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Duration:14 mins 1 sec

“Return to the Lord”

Homily for Ash Wednesday

Joel 2: 1-2, 12-17

March 2, 2022


Today marks the beginning of Lent, the beginning of our forty-day journey of wandering with Jesus in the wilderness, walking with him as he draws ever closer to the cross.  This is a sober day, because here we are called to confront our sins, to admit the truth that we all are sinners, and with that acknowledgement, to face the fact that it was for our sake, because of our sin, that our Savior laid down his life and took up the cross.  It is a harsh reality to face, to admit that, as the familiar prayer in our Book of Common Worship says, “we sin by our own fault in thought, word and deed, by what we have done and by what we have left undone.”1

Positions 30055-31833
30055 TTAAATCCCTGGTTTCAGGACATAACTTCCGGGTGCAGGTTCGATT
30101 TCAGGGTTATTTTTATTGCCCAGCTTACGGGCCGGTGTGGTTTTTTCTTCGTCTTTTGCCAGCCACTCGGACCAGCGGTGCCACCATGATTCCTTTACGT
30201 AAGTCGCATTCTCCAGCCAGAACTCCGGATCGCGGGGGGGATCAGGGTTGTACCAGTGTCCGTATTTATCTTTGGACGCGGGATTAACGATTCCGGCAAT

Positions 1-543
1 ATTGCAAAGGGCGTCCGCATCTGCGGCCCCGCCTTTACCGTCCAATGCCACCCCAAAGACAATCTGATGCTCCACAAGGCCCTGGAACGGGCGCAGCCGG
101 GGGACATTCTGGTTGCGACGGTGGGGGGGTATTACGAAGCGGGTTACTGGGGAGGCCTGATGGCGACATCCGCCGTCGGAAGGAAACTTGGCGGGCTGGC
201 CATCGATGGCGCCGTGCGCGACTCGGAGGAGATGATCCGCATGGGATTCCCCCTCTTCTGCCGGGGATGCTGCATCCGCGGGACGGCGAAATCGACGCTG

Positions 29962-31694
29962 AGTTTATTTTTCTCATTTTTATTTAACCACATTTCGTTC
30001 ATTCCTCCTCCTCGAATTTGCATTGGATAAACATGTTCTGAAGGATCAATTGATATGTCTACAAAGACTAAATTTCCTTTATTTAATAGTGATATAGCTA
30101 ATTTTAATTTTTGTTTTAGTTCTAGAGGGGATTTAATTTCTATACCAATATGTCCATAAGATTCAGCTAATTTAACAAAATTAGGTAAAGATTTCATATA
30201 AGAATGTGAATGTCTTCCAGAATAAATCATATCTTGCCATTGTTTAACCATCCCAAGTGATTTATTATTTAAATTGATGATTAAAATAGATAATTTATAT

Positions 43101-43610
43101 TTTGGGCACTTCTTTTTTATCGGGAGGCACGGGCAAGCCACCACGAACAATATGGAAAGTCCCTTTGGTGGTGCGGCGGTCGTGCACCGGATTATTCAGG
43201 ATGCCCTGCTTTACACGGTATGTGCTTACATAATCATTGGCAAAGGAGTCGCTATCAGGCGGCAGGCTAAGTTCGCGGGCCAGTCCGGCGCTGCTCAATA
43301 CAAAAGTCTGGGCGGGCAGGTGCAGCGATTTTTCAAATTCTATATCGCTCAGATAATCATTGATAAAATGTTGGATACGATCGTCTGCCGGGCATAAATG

And yet that admission of sin is our opening the door to the knock of God’s grace.  In an article in the February Christian Century, Debra Dean Murphy wrote, “To enter the season of Lent is to walk through an open door. Corporately we ritualize the traversing with the imposition of ashes—the black, sooty smudge a sign that death is the last threshold we will cross. In the liturgy we are asked to medi­tate on that truth. Remember you are dust and to dust you shall return. The sojourn in Lent, if we are able to abide it, is 40 days of contending with our mortality such that we might come to know more fully what it means to live.”2 

            Walking through that door is a hard thing.  Coming to terms with our mortality, means coming to know who we are and who God is, to understand that we are sinners in need of God’s grace.